The Battle of Mobile Bay

“Damn the torpedoes! Full speed ahead!” This familiar phrase, or a variation of it, was shouted over the roar of gunfire by Rear Admiral David Farragut during the Battle of Mobile Bay. The other Confederate ports along the Gulf of Mexico had been captured; Mobile was the only significant holdout. While Farragut held an advantage in superior numbers, his fleet would have to pass through a minefield, survive the barrages of shore-based guns, defeat an ironclad vessel, and then lay siege to three forts. Torpedoes might have been the least of his worries!

The Battle occurred on August 5, 1864, soon after the Battle of Atlanta, but before the city’s surrender. The Federal fleet chanced the minefield on Farragut’s orders, and although they lost an ironclad, the Tecumsah, the majority of their ships survived and quickly dispatched the three Confederate gunships. That left only the ironclad CSS Tennessee afloat. Instead of retreating, Confederate Admiral Franklin Buchanan ordered the ship to engage, taking on all of the remaining Union fleet by itself, equipped with just six guns.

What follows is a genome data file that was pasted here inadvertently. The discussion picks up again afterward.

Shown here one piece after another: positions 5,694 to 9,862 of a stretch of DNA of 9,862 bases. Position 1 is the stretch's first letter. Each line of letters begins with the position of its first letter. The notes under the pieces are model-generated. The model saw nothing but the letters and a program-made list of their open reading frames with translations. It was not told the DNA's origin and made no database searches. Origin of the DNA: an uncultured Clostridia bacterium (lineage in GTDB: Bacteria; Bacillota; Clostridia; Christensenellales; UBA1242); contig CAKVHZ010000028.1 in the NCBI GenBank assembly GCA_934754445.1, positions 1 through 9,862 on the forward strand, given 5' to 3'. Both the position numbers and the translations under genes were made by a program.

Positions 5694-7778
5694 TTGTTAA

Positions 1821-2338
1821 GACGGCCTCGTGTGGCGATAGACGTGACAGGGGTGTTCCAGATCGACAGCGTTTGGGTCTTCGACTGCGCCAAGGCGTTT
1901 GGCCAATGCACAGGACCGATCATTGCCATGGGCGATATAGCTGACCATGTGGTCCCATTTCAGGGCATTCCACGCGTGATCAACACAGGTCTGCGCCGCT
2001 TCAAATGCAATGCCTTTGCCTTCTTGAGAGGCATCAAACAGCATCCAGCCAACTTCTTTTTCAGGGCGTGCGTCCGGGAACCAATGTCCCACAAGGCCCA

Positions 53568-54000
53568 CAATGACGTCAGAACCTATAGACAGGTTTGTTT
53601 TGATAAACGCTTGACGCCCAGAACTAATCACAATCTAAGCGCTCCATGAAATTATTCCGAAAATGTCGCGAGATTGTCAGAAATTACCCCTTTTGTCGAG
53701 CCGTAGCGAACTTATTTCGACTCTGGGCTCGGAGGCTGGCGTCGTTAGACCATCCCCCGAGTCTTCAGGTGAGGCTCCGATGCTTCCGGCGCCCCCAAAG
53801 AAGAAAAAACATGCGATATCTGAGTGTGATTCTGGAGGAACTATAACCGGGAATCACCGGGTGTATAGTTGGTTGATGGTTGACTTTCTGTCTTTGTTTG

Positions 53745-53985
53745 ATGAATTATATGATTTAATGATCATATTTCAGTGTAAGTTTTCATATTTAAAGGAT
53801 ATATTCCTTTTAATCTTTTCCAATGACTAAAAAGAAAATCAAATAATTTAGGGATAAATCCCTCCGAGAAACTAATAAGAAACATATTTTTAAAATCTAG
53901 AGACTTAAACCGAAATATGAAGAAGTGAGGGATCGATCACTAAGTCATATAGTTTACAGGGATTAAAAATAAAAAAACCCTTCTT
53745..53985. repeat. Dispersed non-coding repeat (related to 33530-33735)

The Tennessee put up quite a fight, dealing far more damage than she suffered. Union bullets ricocheted off of the hull, as did the sloops that rammed the ironclad. Sheer numbers eventually overwhelmed the Tennessee, having rendered her boiler, rudder, and guns inoperable. Three hours after the first shot was fired, a wounded Buchanan gave the order to surrender. 1,587 Confederates were captured—only 13 had been killed, to the Union’s 151 dead. The siege of the three forts followed; by August 23rd, each of them had surrendered.

Full speed ahead to another battle! Why not try the bloodiest day of fighting in American history at Antietam?

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